In a lawsuit filed Monday, the SEC alleged that Kraken, currently the third-largest cryptocurrency exchange by trading volume on the spot market, failed to register its services with the agency in violation of U.S. securities law.
The lawsuit comes less than a year after the SEC settled with Kraken over its cryptocurrency business, with the exchange agreeing to pay a $30 million fine and terminate operations in the US. The initial complaint sparked industry opposition, with Coinbase CEO and co-founder Brian Armstrong tweeting that “regulation by enforcement” is not working.
“We allege that Kraken made a business decision to make hundreds of millions of dollars from investors rather than comply with securities laws,” Gurbir S. Grewal, director of the SEC’s Enforcement Division, said in a statement. “Kraken choosing illegal profits over protecting investors is something we see all too often in this space, and today we are holding Kraken accountable for its misconduct and sending a message to others to comply.”
“We disagree with the SEC’s complaint against Kraken, stand firm in our view that we do not list securities and plan to vigorously defend our position,” a Kraken spokesperson said in a statement shared with. luck. “It is disappointing to see the SEC continue down a path of regulation through enforcement, which harms American consumers, hinders innovation, and harms U.S. competitiveness globally.”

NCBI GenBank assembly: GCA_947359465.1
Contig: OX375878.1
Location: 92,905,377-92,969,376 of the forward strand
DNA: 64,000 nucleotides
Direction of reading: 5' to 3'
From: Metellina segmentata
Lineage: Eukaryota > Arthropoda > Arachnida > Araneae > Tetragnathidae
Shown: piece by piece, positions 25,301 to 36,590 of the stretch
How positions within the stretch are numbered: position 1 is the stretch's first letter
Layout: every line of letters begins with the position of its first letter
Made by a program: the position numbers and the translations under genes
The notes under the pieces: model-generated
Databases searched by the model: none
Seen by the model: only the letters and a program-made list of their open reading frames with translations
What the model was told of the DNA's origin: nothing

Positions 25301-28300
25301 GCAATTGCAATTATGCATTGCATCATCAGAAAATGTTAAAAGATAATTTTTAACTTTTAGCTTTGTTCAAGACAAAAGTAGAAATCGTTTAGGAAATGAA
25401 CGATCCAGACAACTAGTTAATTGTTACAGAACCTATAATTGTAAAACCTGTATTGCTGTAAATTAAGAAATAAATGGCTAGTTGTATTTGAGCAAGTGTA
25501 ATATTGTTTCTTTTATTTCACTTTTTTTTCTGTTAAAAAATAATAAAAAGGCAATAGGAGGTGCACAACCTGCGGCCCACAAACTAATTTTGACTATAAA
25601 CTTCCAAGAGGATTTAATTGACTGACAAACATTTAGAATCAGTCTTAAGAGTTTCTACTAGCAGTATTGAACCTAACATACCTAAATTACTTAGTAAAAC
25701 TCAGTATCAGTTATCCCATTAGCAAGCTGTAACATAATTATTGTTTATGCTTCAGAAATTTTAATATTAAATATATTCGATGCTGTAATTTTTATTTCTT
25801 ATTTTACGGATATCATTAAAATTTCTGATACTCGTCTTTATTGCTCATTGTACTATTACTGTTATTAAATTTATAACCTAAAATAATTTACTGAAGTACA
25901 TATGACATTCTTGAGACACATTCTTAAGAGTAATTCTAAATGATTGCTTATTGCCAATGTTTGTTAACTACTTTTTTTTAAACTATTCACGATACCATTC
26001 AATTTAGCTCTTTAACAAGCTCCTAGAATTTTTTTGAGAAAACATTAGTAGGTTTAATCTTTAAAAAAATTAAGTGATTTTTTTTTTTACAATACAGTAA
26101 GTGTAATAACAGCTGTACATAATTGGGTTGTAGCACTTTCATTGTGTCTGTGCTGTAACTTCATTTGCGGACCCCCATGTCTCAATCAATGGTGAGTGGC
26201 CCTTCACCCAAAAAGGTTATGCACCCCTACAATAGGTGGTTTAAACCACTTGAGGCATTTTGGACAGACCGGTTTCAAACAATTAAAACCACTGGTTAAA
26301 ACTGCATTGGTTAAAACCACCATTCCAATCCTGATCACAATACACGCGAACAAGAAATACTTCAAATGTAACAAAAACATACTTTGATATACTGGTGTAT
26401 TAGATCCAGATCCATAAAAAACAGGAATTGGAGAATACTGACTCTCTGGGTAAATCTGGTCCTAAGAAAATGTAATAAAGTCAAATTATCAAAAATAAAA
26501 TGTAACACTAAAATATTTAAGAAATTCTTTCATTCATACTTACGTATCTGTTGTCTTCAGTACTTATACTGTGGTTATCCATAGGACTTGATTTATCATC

‘full of conflict of interest’
In a reversal of lawsuits filed earlier this year against cryptocurrency exchanges Coinbase and Binance, the SEC alleges that Kraken operates in the same way as a traditional financial company — as a securities exchange, broker, dealer, and clearing agency — but without registering with agency.
Similar to other complaints, the SEC claims that a number of cryptocurrencies are securities and therefore subject to its jurisdiction, including Solana, the Polygon blockchain’s MATIC, and the Cardano blockchain’s ADA.
The SEC also alleges that Kraken commingled customer funds with its own. In the complaint, the agency cites a report from an independent auditor hired by the exchange that found a “substantial risk of loss” for Kraken customers. The SEC also cites Kraken’s own terms of service, which state that Payward – its parent company – provides “no assurance” that customers’ crypto assets “are held in [the customer] Free and clear of any security interest or other liens or encumbrances on the part of Payward or others.
Commingling client assets is a serious allegation given the practices of Kraken’s former competitor FTX, which collapsed last November. As stated in the criminal case against FTX founder Sam Bankman Fried by the Department of Justice, FTX merged client assets with its trading company Alameda Research, using the funds for its own purposes.
In its complaint against Kraken, the SEC does not allege that the company misallocated clients’ assets, but that failure to comply with securities law “resulted in a business model rife with conflicts of interest that put investors’ money at risk,” Grewal said.